2.5 out of 5 stars
After the thrill of the Red Queen series, Aveyard’s sophomore effort slumps.
Normally, pirates and squires and lost civilizations in alternate dimensions and girlheroes would have me rapt. But putting it all in one story means you’d better deliver big, and Realm Breaker misses the mark.
Corayne’s mom is a pirate, but she herself is of even more legendary stuff. When a series of otherworldly gates are opened by a very bad guy, and undead armies pour through, it falls to Corayne to fight for her world. Her requisite band of Goonies is more skilled than the usual trope – an immortal prince-knight, a deadly assassin, a bounty hunter, a sorceress, a squire. Together they attempt to fulfill a prophecy that says only Corayne’s blood + blade combo can send the bad guys back where they belong.
Right from the jump, this book failed to grab me. It starts with a big action set piece that reads like an overlong, medieval History Channel reenactment. (I usually love those. Thing one had no zing.) It moves ponderously to Corayne, who’s pretty whiny, and takes its time getting up to speed. There are strong parts, reminiscent of the best bits of Red Queen, and at least one v. exciting plot twist. (The scene where our gang meets Queen Erida is top notch.) But the world build is confusing. The gateway is a Spindle but Spindles are also beings and some humans have Spindle blood, though the story doesn’t really bother to explain what a spindle is. There’s Cortael (person) of Old Cor (place) and Corayne has Cor blood. The characters are pretty flat and obvious: the honorable one, the criminal, the one with the secret. It’s a pre-fab boy band of YA fare.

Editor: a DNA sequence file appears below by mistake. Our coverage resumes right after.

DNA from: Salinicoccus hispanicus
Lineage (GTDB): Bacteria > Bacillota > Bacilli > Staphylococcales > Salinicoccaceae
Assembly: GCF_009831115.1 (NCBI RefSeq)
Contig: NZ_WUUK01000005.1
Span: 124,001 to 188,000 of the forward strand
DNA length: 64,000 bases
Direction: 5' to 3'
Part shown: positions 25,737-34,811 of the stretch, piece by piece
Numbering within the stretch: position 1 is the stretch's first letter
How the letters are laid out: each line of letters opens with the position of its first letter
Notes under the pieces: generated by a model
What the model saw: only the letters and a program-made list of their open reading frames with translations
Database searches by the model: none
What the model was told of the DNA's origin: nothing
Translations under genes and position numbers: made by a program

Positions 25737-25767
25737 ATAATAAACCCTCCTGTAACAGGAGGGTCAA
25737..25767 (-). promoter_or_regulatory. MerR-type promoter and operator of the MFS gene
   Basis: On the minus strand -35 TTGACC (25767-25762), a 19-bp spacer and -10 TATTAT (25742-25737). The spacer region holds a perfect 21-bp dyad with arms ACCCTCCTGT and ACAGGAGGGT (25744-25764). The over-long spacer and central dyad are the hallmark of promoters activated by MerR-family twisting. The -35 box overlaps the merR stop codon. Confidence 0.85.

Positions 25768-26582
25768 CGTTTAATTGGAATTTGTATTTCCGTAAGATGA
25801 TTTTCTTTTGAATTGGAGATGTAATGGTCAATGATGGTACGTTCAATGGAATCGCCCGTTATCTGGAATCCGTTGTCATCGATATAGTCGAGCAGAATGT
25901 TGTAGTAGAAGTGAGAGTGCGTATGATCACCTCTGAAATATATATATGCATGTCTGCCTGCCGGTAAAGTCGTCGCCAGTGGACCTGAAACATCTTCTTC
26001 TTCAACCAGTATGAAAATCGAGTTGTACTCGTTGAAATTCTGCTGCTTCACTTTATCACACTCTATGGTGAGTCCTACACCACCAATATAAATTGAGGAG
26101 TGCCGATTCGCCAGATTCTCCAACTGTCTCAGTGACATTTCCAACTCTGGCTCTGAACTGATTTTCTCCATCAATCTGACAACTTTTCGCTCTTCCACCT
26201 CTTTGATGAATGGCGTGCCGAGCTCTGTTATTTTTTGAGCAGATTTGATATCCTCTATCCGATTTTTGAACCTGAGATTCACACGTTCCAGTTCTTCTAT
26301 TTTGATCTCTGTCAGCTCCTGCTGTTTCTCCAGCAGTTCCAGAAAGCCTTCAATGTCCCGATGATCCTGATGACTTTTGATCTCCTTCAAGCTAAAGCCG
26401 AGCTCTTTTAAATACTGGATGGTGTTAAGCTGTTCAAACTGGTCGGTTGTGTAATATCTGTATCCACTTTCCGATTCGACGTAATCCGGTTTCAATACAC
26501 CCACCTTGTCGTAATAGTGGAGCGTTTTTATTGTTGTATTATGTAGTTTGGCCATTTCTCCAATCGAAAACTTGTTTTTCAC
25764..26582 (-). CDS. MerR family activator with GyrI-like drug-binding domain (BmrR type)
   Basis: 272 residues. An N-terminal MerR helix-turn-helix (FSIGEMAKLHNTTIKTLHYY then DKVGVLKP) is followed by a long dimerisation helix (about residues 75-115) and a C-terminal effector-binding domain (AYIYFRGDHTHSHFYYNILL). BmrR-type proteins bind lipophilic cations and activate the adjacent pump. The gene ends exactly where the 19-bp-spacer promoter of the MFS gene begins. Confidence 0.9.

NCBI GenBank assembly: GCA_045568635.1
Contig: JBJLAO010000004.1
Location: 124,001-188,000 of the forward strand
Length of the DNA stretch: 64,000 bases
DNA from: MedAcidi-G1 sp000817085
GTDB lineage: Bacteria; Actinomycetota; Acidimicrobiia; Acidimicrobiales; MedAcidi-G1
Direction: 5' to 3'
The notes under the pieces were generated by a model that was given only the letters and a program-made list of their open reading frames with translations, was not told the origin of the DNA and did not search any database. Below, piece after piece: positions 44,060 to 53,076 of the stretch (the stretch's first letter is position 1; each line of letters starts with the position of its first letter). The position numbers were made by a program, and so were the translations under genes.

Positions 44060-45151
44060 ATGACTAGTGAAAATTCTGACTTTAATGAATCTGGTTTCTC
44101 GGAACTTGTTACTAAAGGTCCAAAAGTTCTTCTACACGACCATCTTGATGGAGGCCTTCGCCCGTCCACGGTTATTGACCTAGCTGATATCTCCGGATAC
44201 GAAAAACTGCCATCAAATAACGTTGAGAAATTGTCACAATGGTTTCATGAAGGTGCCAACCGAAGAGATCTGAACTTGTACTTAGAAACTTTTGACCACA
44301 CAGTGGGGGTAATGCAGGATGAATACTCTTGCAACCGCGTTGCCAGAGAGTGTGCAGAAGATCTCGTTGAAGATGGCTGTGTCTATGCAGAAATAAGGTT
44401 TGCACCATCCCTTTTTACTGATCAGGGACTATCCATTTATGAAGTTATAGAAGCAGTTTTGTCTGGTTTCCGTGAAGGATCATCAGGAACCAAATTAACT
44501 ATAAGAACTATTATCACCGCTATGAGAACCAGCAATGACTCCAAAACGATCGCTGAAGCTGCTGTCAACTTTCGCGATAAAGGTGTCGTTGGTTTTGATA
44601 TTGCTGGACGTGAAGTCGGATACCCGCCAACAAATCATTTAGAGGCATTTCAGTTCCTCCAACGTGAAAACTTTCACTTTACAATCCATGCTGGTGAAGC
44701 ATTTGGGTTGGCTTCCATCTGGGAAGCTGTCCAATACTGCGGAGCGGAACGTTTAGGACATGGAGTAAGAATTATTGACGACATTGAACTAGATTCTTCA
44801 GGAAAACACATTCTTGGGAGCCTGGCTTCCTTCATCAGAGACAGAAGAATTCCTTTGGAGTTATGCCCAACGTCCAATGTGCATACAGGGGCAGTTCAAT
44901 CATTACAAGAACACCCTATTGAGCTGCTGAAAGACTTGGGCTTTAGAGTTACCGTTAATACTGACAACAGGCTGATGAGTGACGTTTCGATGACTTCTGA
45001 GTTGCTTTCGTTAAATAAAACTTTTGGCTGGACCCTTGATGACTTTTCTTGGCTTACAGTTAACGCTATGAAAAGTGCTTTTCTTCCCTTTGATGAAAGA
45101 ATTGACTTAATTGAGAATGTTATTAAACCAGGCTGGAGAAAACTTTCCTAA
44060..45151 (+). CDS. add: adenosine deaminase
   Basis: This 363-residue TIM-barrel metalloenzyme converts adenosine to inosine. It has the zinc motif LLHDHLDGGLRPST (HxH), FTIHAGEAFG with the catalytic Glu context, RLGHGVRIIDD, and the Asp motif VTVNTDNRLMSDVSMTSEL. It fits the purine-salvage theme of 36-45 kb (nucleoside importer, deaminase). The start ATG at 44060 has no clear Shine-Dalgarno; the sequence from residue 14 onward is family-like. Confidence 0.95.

Realm Breaker does improve toward the end, as the action and character development ramp up in a clear move toward Book 2. Unfortunately, this wasn’t enough to hook me back in after such a long wander.
Probably the toughest part of this read is how good Red Queen is. We know what Aveyard can do, and I have all the faith in the world she’ll do it again. On her third series. Until then, I’m afraid the Realm Breaker series gets The Goldfinch Rule: I don’t have to finish something just because I started.